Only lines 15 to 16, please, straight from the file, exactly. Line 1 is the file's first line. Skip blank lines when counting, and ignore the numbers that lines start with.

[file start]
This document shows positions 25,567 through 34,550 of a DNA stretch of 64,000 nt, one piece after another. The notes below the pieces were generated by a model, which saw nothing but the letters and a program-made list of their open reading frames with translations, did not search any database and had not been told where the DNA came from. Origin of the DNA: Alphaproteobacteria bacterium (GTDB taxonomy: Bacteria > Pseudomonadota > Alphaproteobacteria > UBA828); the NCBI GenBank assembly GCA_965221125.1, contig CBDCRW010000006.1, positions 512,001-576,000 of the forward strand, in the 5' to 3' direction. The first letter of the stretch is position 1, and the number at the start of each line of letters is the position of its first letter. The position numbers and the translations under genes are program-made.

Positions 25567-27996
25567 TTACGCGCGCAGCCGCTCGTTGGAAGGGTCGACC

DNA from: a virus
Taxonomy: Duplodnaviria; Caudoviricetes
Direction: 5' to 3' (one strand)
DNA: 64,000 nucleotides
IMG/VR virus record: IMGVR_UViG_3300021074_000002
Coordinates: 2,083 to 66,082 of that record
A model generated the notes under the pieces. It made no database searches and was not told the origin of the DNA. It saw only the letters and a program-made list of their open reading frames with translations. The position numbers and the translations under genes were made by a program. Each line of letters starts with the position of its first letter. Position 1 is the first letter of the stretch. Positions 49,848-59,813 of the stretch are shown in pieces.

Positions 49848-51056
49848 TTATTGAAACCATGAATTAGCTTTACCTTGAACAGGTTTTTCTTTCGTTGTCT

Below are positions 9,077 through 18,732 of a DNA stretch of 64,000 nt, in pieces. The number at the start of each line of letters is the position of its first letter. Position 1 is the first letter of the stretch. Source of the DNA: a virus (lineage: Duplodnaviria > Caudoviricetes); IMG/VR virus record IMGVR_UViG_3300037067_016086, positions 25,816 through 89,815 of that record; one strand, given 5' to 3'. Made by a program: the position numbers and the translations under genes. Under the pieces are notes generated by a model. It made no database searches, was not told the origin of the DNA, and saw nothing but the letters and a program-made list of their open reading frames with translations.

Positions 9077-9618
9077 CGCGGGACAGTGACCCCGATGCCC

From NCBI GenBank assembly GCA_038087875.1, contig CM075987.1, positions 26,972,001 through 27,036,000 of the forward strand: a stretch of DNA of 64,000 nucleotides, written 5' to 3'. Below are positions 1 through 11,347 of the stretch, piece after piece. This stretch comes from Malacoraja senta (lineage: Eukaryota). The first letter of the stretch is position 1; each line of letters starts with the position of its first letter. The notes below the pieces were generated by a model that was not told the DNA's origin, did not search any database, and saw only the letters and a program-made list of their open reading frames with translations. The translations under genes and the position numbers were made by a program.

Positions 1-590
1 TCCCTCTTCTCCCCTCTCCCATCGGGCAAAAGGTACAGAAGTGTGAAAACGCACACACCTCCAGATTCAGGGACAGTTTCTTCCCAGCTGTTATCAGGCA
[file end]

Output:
9077 CGCGGGACAGTGACCCCGATGCCC

From NCBI GenBank assembly GCA_038087875.1, contig CM075987.1, positions 26,972,001 through 27,036,000 of the forward strand: a stretch of DNA of 64,000 nucleotides, written 5' to 3'. Below are positions 1 through 11,347 of the stretch, piece after piece. This stretch comes from Malacoraja senta (lineage: Eukaryota). The first letter of the stretch is position 1; each line of letters starts with the position of its first letter. The notes below the pieces were generated by a model that was not told the DNA's origin, did not search any database, and saw only the letters and a program-made list of their open reading frames with translations. The translations under genes and the position numbers were made by a program.